Agent Cody Banks (2003)
“Save the world. Get the girl. Pass math.”
Director: Harald Zwart
Cast: Frankie Muniz, Hilary Duff, Andrew Francis
Synopsis: A government agent trains Cody Banks in the ways of covert operations that require younger participants.
Inspired, no doubt, by the success of 2001’s Spy Kids, Agent Cody Banks was released a couple of years later and was successful enough to warrant a sequel. It’s pretty much just James Bond for young teen males, and as such it’s pretty serviceable although grown adults — the males, at least — might have to resort to studying the curves of Cody’s CIA handler (Angie Harmon) to get through to the conclusion. The writers — of which there are too many to mention — have Cody more or less enjoying the modest fantasies of every teen boy: beating and humiliating the school bullies, driving a cool car, getting a hot girlfriend, being a secret agent, having others do their chores for them — you name it, every one of them is in there somewhere along the way. All it needed was for young Cody to ‘accidentally’ cop a feel of Ronica Miles’ breasts to be complete, but that would probably have resulted in a less accountant-friendly certificate rating.
Cody is played by Frankie Muniz (remember him?), hot off the heels of his success in the TV show Malcolm in the Middle. Cody once bought a spy mag which made him a prime candidate for inclusion in a covert CIA operation to recruit teenage kids to the cause, apparently. This operation’s so covert that not even Cody’s parents know. Cody’s chance to serve his country arrives when Dr. Connors (Martin Donovan) is abducted by the evil Brinkman (Ian McShane) and his henchman Molay (Arnold Vosloo), who plan to force the doctor to use his nanobots to hold the world to ransom. Connors has a teenage daughter, Natalie (Hilary Duff), to whom the CIA want Cody to get close so that he can get to the doctor through her. As plans to avoid world suppression go, it’s pretty shaky but that doesn’t stop our hero from giving it his best shot.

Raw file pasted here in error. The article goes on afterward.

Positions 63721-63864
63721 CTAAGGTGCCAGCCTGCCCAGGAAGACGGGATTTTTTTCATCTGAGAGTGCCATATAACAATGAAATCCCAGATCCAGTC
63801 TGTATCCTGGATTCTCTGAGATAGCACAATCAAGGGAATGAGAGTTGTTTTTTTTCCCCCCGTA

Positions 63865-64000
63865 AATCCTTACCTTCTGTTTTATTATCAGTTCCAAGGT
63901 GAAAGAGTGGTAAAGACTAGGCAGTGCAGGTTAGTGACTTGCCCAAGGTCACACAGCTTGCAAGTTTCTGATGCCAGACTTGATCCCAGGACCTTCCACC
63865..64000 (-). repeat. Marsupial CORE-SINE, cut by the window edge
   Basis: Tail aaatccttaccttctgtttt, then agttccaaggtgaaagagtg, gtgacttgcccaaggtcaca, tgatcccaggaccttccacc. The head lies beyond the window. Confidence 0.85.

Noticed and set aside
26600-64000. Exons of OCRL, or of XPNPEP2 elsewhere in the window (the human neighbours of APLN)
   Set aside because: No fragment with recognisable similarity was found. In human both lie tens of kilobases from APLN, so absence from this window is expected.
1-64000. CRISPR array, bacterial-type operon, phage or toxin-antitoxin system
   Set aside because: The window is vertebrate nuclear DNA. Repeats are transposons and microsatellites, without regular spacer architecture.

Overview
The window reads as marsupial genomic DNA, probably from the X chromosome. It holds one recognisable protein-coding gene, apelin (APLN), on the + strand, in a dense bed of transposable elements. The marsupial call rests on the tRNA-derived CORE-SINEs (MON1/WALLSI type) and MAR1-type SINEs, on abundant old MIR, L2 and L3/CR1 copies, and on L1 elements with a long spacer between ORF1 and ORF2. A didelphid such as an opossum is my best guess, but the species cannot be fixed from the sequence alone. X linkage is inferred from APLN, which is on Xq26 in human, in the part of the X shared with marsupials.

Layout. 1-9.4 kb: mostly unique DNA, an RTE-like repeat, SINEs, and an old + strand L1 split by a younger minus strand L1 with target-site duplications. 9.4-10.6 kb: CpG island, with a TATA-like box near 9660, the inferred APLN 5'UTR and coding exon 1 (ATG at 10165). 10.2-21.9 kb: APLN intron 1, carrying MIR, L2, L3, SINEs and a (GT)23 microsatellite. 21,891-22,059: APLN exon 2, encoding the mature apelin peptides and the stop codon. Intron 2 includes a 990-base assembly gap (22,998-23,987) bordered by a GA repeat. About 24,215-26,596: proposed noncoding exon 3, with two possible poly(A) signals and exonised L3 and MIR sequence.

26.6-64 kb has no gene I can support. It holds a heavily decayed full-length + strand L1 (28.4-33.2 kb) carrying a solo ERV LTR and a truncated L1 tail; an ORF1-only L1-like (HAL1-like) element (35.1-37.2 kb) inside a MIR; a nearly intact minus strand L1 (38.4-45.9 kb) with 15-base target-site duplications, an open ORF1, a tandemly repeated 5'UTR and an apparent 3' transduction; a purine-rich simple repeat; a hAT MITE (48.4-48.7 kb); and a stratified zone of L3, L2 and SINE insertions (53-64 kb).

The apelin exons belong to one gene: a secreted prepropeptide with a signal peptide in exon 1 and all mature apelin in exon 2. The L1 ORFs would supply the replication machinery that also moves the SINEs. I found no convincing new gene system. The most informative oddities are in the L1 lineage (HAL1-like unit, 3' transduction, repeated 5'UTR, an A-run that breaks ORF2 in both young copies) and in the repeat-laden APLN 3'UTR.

Agent Cody Banks is a pleasant enough movie which no doubt thrilled twelve-year-olds back in the day, and Muniz makes an engaging hero. His looks weren’t good enough to intimidate those who aspired to follow in his screen footsteps, and the idea of making him a tongue-tied loser with the ladies was something of a masterstroke. Don’t know what to say to girls? Don’t worry about it! Agent Cody Banks proves that’s no obstacle to one day having the back of your head nestling between the breasts of an Amazonian woman as you’re propelled through the sky by a jet pack! The explosive finale is straight out of the Big Book of James Bond Movies, with the kind of cavernous HQ beloved of Bond villains. How, you wonder, did they construct such a monument to evil without anyone noticing? Who cares — it’s all part of the fun. It could have benefited from more screen time for McShane and Vosloo though.